On January 1, the American Kennel Club, the world’s largest purebred dog registry, welcomed a brand new dog breed to its ranks. The Azawakh (pronounced Oz-a-wok), a hunting sighthound from West Africa, is now eligible to compete in dog shows.
The long-legged Azawakh, the 193rd fully-recognized AKC dog breed, has actually been around for about a thousand years, tracking down antelope and wild boar.
The Azawakh joins the Nederlandse Kooikerhondjes and the Grand Basset Griffon Vendéen, two breeds that were recognized by the AKC only last year.
The Kooikerhondjes (or “Kooiker”) is small and spaniel-esque, originally bred as a working dog used to catch ducks in the Netherlands. Rembrandt and Jan Steen’s paintings often feature the breed. And the GBGV is a French hunting dog that first appeared in dog shows in France in the 1860s.
So what made the American Kennel Club decide that it was finally right the time to add them as members?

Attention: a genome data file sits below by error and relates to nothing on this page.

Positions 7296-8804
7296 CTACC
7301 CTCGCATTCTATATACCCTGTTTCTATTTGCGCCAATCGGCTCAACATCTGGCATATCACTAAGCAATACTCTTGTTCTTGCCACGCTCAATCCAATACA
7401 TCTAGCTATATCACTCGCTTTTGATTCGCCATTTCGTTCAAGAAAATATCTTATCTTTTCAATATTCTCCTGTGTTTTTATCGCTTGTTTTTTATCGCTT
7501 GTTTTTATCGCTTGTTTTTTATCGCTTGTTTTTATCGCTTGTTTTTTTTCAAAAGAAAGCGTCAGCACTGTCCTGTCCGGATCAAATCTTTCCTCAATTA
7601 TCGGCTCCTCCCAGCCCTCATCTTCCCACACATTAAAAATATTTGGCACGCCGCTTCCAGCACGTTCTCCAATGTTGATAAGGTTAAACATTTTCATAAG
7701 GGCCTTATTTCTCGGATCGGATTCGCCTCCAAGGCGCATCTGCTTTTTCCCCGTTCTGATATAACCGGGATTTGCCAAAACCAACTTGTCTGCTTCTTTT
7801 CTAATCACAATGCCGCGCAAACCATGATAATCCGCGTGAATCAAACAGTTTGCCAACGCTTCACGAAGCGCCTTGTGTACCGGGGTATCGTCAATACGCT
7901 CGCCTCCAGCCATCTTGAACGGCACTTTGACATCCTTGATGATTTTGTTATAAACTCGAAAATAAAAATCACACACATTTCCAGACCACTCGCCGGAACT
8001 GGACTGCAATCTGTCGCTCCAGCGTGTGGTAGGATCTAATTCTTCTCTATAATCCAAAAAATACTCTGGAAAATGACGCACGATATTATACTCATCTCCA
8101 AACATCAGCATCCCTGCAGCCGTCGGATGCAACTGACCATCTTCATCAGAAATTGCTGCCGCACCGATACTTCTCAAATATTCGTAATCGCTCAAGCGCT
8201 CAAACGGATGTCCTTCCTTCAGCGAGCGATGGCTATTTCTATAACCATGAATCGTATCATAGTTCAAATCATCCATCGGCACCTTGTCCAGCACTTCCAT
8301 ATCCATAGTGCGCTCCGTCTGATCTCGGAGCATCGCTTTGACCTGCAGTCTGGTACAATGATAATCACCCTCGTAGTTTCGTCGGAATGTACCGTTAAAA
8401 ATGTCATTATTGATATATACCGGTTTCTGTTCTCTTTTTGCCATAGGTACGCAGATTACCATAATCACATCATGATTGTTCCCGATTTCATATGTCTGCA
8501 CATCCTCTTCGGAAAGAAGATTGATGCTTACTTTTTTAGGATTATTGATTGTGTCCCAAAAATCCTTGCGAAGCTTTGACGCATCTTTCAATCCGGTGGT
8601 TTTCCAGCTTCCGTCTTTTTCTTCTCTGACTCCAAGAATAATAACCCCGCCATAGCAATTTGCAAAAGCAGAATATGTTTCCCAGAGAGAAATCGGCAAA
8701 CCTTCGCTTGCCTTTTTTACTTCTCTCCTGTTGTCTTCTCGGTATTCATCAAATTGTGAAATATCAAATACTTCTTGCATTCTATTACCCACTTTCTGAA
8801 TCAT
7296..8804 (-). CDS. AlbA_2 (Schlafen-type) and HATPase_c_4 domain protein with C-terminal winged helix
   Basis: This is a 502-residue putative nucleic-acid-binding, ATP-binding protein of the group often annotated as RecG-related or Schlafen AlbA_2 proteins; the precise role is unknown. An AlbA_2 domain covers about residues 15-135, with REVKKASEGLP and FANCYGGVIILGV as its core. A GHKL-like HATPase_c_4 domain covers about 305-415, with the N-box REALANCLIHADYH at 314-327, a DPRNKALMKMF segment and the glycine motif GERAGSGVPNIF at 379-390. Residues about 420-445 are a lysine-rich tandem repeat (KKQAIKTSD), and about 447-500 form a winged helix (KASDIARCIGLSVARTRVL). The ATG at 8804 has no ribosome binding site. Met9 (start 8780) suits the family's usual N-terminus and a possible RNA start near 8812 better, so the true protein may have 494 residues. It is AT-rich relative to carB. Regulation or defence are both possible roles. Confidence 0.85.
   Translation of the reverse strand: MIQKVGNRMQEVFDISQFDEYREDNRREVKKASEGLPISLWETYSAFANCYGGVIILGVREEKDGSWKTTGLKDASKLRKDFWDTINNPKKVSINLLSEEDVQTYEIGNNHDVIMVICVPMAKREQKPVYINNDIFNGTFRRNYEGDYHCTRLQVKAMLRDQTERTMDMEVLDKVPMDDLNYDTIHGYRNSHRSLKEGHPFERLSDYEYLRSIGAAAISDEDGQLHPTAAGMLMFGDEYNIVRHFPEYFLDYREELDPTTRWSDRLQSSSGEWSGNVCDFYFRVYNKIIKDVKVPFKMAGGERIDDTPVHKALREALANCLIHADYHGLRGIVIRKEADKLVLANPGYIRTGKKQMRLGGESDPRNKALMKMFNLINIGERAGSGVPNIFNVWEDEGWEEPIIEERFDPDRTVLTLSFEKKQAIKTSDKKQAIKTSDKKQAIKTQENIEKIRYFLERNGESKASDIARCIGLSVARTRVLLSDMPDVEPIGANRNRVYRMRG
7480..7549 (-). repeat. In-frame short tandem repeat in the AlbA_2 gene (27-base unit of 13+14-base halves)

There are approximately 400 different kinds of purebred dogs across the globe, but only about half of them are in the AKC. Part of the reason for this is that the AKC considers themselves to be a “club of clubs,” only accepting those that fit certain criteria.
The first step in recognizing a dog breed is gathering an official request from a foreign or domestic registry that already recognizes the breed. A questionnaire comes next, including a documented history of the breed spanning at least 40 years, a written statement describing its physical traits and temperament, and photographs of both male and female puppies.
After a breed completes these requirements, they’re placed in the Miscellaneous Class from one to three years.
If there are at least 300 dogs with a three-generation pedigree of the breed alive currently, it’s likely the breed will be recognized, but not guaranteed. Just ask the poor Belgian Laekenois, stuck in the Miscellaneous Class since 2011.